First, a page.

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Page 17 protein with a molecular mass of 69 kilodaltons, termed the 69-kD outer membrane protein (Charles et al., 1989; Shahin et al., 1990). Injection of this protein into mice elicits a protective antibody response in a respiratory model (Charles et al., 1989). Two other bacterial surface structures have been proposed to play a role in the pathogenesis of whooping cough through the promotion of adherence to respiratory cilia. These are FHA (Sato et al., 1983) and serotype-specific agglutinogens (Preston et al., 1982). Immunization with cellular vaccines raises antibody to both of these (Pittman, 1984). Major Milestones in the Development of Pertussis Vaccines Whole-Cell Vaccines When the description of the Bordet-Gengou technique for isolating the pertussis bacterium was published (Bordet and Gengou, 1906), numerous researchers began to experiment with vaccines from killed whole-cell B. pertussis. Such vaccines were developed, and used in children, by Bordet and Gengou in 1912, Nicolle of the Pasteur Institute in Tunis in 1913, and Madsen of the Danish State Serum Institute in 1914, among others (Chase, 1982). By 1914, pertussis vaccine was listed in New and Nonofficial Remedies, a publication of the American Medical Association (Council on Pharmacy and Chemistry, 1914, 1931). Kendrick, of the State of Michigan Health Department, further refined and used whole-cell pertussis vaccines in children (Kendrick, 1942, 1943; Kendrick and Eldering, 1936, 1939). In 1942, Kendrick and colleagues combined her improved killed vaccine with diphtheria and tetanus toxoids to produce the diphtheria-pertussis-tetanus (DPT)4combination vaccine. In 1944, the Committee on Infectious Diseases of the American Academy of Pediatrics suggested routine use of pertussis vaccine and, in 1947, recommended its use in the form of the DPT combination (American Academy of Pediatrics, 1944; Cherry, 1984). During the 1940s and 1950s, vaccination of U.S. children against pertussis became a routine procedure. By the mid-1960s, many states had passed laws requiring that all children be vaccinated with the DPT vaccine prior to entry into school (Coulter and Fisher, 1985). For additional information on the development of pertussis whole-cell vaccines, see Appendix B, Pertussis and Rubella Vaccines: A Brief Chronology. Acellular Vaccines Acellular pertussis vaccines were developed in Japan, prompted by ad 4 Throughout this report, the acronym DPT has been adopted for the triple vaccine because of its historic usage. It is synonymous with DTP.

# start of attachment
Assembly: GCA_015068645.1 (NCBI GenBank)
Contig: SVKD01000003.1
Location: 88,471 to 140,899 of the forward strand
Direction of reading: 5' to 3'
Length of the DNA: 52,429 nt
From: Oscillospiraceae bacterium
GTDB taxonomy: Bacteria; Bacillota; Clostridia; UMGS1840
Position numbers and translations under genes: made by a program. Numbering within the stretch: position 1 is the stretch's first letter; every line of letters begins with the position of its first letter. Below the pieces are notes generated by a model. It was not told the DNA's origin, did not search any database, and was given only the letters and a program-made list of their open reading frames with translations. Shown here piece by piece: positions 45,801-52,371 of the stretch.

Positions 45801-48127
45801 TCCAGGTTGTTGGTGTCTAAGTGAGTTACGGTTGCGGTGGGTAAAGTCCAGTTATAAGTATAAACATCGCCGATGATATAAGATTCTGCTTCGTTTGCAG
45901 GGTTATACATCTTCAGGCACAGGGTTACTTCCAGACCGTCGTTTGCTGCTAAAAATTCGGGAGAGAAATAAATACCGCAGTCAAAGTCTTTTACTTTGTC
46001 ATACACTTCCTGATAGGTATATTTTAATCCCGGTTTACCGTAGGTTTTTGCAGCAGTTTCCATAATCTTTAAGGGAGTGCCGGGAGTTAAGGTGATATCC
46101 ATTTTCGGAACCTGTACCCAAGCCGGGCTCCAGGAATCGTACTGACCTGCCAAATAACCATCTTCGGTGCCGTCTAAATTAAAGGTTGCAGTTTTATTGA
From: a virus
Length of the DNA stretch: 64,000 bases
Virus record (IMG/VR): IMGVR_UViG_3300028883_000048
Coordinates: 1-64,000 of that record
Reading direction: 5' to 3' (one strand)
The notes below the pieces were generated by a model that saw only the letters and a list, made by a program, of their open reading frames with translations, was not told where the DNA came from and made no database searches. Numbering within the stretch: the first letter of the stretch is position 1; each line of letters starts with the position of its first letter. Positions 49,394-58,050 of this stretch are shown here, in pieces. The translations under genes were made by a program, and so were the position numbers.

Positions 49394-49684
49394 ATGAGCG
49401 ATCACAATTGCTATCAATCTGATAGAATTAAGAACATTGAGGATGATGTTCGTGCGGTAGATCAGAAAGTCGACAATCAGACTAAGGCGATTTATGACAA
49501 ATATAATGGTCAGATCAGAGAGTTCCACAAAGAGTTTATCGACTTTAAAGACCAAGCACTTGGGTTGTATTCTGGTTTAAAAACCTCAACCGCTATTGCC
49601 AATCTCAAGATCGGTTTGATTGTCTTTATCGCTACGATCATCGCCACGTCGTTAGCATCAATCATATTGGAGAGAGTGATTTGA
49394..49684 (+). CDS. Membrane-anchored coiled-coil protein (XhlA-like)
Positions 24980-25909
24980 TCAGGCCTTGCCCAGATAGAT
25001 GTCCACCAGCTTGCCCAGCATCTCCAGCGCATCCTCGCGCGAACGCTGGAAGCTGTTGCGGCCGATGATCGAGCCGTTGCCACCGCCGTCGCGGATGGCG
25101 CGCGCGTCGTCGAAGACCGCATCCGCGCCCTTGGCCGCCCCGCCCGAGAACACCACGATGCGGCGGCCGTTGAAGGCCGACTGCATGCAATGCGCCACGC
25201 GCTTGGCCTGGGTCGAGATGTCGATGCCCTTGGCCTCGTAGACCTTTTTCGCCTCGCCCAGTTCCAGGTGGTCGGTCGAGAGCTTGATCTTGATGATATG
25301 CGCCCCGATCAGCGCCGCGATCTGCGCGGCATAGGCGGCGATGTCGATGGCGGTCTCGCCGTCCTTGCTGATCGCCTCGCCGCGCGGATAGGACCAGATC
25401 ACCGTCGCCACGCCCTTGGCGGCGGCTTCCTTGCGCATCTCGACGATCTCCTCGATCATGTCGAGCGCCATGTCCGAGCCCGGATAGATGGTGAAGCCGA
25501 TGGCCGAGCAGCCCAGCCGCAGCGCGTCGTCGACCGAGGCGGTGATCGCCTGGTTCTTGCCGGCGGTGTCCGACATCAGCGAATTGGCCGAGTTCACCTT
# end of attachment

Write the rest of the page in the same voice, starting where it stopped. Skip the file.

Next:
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Page 18 verse experiences with the whole-cell vaccine. Japan made pertussis vaccination mandatory in 1948, but it was not until 1950 that nationwide immunization was undertaken, using whole-cell vaccine (Kanai, 1980). By the early 1970s, the incidence of pertussis in Japan had fallen so precipitously that some questioned the need for continued routine immunization against the disease, especially given the occasional reports of adverse events following immunization (Kanai, 1980; Public Health Service, 1986). Several jurisdictions, in fact, abandoned pertussis immunization at about that time (Public Health Service, 1986). A vaccine injury compensation system was established in 1970. Within a 2-month period in 1974-1975, two Japanese infants died less than 24 hours after receiving the DPT vaccine (Hinman and Onorato, 1987; Public Health Service, 1986; Sato et al., 1984). Although investigators concluded that the whole-cell pertussis component of DPT had not caused the deaths, vaccination policy was affected by the occurrences. Use of the pertussis vaccine was suspended temporarily during the investigation, and when its use was resumed, recommendations were made to raise the age of first administration from 3 months to 2 years. In addition, the Japanese Ministry of Health and Welfare established a Pertussis Vaccine Study Group to facilitate research on an improved vaccine. Clinical trials of acellular vaccines began in 1979; routine use of the new vaccines was initiated in 1981 (Public Health Service, 1986). Two types of acellular pertussis vaccines, the B type and the T type, are currently manufactured and distributed in Japan. The B type is made up of lymphocytosis-promoting factor (LPF) and FHA in approximately equal amounts; the T type (which is used more frequently) consists of significantly more FHA than LPF and includes agglutinogens (Hinman and Onorato, 1987). The vaccination series is begun at age 2 years and consists of three consecutive doses given at 1-month intervals and a fourth dose given 1 year later. The T-type vaccine has been evaluated in several preliminary studies of immunogenicity and toxicity in the United States (Anderson et al., 1985; Edwards et al., 1986; Lewis et al., 1986; Pichichero et al., 1987; Rodgers and Badgett, 1985). Trials of the Japanese vaccines have also been carried out in Sweden (Blackwelder et al., 1988; Hallander and Mollby, 1988; National Institutes of Health, 1988). Clinical trials of acellular pertussis vaccines are in progress in the United States. Brief History of the Controversy Pertaining to Adverse Events Following Pertussis Vaccination Madsen, of the State Serum Institute in Copenhagen, Denmark, was the first to describe the use of whole-cell pertussis vaccine on a large scale (Madsen, 1925, 1933). His vaccine successfully controlled two outbreaks in the Faroe Islands. His 1933 account reported two deaths within 48 hours